Given the withdrawal of the capital gains exemption under the India-Mauritius tax treaty, the withdrawal of the exemption under the India-Singapore tax treaty seems a fait accompli. However, the timing of such withdrawal is unclear. This creates ambiguity as regards the benefits available under the India-Singapore tax treaty until the Indian Government issues clarification in this respect. To illustrate, one isn’t certain if the benefit of the grandfathering provisions will be read into the India-Singapore tax treaty as well. Further, there is no clarity as regards the date from which the capital gains tax exemption under the India-Singapore tax treaty will cease to apply (i.e., May 10 2016 or April 1, 2017 or any other date)
Preparatory steps for BEPS (Base Erosion and Profit Shifting) Initiative and General Anti Avoidance Rules (“GAAR”): The protocol to India-Mauritius tax treaty comes against the backdrop of the BEPS initiative, which is gaining increased momentum internationally, and GAAR that will come into force from 2017 onwards. All such measures, viewed cumulatively, signal India’s serious resolve to curb tax avoidance. Foreign investors should re-look their investment structures in view of these developments.
Withholding tax rate on interest income: Previously,the India-Mauritius tax treaty did not limit India’s right to tax interest income arising to a Mauritian tax residents (except Government of Mauritius and its agencies and banks). This was a drawback for debt structured through Mauritius (in comparison to other treaty countries such as Singapore) as the domestic tax rate on interest income of non-residents ranged from 5 per cent -40 per cent , depending on the status of the creditor, currency of the debt, purpose of debt, etc. The Protocol now amends the tax treaty to limit Indian’s right to tax interest income to 7.5 per cent, which should make Mauritius a favourable destination for strutting debt investments into India.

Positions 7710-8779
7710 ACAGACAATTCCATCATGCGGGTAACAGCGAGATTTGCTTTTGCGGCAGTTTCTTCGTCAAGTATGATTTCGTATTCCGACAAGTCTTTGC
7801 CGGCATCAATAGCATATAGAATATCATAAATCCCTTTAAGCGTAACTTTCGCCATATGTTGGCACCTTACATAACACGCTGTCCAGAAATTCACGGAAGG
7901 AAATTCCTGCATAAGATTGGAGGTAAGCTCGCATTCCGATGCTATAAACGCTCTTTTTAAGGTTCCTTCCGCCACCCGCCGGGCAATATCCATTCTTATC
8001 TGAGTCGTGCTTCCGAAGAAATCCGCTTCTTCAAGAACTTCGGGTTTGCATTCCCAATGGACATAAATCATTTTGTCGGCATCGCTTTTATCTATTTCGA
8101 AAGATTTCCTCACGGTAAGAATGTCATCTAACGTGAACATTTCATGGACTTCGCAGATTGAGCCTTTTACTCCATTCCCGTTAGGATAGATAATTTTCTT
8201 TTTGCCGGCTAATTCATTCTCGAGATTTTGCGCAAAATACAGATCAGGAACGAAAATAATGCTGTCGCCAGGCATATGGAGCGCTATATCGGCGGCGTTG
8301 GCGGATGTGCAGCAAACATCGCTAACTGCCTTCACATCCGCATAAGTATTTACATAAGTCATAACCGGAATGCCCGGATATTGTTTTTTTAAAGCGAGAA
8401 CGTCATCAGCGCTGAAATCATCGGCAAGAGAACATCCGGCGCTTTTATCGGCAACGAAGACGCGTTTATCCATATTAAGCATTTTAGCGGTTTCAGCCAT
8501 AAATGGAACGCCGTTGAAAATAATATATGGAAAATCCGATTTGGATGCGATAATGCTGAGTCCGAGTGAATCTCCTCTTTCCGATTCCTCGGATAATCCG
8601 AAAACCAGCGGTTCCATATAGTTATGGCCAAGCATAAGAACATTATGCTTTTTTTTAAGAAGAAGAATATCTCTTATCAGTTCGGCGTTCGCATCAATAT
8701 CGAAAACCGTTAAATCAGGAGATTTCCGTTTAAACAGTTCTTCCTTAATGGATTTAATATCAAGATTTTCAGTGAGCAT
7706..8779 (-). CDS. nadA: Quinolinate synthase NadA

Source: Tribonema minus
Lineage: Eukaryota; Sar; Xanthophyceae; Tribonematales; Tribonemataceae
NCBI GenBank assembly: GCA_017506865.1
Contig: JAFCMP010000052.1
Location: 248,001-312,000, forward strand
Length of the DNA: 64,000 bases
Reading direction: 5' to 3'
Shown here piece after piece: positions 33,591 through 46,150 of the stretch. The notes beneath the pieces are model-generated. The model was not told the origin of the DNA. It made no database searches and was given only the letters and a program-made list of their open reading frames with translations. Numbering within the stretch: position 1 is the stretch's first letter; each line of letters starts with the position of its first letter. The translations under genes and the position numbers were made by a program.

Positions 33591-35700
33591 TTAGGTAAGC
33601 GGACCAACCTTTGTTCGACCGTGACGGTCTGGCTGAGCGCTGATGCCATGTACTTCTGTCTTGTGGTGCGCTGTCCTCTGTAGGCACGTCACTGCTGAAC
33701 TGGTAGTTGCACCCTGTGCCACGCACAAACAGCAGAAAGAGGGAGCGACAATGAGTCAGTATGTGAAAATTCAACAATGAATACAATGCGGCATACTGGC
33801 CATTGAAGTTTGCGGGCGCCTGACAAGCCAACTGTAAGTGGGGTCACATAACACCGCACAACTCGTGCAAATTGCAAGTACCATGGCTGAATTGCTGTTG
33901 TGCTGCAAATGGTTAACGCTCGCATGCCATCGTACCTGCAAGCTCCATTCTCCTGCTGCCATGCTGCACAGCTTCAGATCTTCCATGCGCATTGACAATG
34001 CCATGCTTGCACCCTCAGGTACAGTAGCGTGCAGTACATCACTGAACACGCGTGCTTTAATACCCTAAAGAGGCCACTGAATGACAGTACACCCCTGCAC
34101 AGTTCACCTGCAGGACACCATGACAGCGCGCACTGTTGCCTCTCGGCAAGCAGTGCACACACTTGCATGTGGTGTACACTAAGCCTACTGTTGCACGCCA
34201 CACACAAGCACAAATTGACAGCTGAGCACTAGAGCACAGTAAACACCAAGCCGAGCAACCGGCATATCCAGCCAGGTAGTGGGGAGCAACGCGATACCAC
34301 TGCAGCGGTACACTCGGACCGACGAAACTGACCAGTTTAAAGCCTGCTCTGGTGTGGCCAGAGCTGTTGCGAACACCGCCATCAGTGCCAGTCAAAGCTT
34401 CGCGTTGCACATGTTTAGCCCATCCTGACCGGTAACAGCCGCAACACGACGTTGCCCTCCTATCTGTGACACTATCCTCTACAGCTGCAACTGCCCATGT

Source based taxation of “Other Income”: Previously, India did not have the right to tax any residuary income, i.e. “Other Income”, of a Mauritian tax resident, arising in India. This was beneficial for Mauritian tax residents who could claim treaty benefit when exposed to Indian taxes on account of acquiring shares in India below their book value. However, the Protocol amends the tax treaty to provide India rights to tax “Other Income” arising to a Mauritian tax resident in India. Accordingly, a Mauritian tax resident may be susceptible to Indian taxes in situations where he acquires shares in India for a consideration below their book value. .
Taxation of FTS: The India-Mauritius tax treaty also loses some of its shine on account of inclusion of a specific article on FTS. India may now tax payments categorized as FTS in the hands of a Mauritian tax resident at 10 per cent.
Capital gains tax exemption with respect to other property: Gains arising from the transfer of capital assets (other than shares) such as option rights, non-convertible debentures, derivatives and intangible rights will continue to be tax exempt from Indian taxes. Finally, the amendments made by the Protocol also raises the issue of whether shares acquired upon the conversion of a convertible instrument will be entitled to capital gains tax exemption if the convertible instrument was acquired before April 1, 2017 but the conversion occurred post April 1, 2017.
The text of the protocol as released by the Government of Mauritius is available at http://mof.govmu.org/English//DOCUMENTS/PROTOCOL%20TO%20THE%20MAURITIUS%20-%20INDIA%20DTAC%20SIGNED%20ON%2010%20MAY%202016.PDF
Authors: Amit Singhania - Partner, Shardul Amarchand Mangaldas & Co.
Gouri Puri - Senior Associate, Shardul Amarchand Mangaldas & Co.